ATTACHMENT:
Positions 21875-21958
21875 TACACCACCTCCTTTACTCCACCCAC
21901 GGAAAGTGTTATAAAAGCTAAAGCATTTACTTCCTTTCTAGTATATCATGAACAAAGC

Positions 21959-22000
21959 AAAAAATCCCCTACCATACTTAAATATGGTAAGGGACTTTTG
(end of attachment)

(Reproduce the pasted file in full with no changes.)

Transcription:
Positions 21875-21958
21875 TACACCACCTCCTTTACTCCACCCAC
21901 GGAAAGTGTTATAAAAGCTAAAGCATTTACTTCCTTTCTAGTATATCATGAACAAAGC

Positions 21959-22000
21959 AAAAAATCCCCTACCATACTTAAATATGGTAAGGGACTTTTG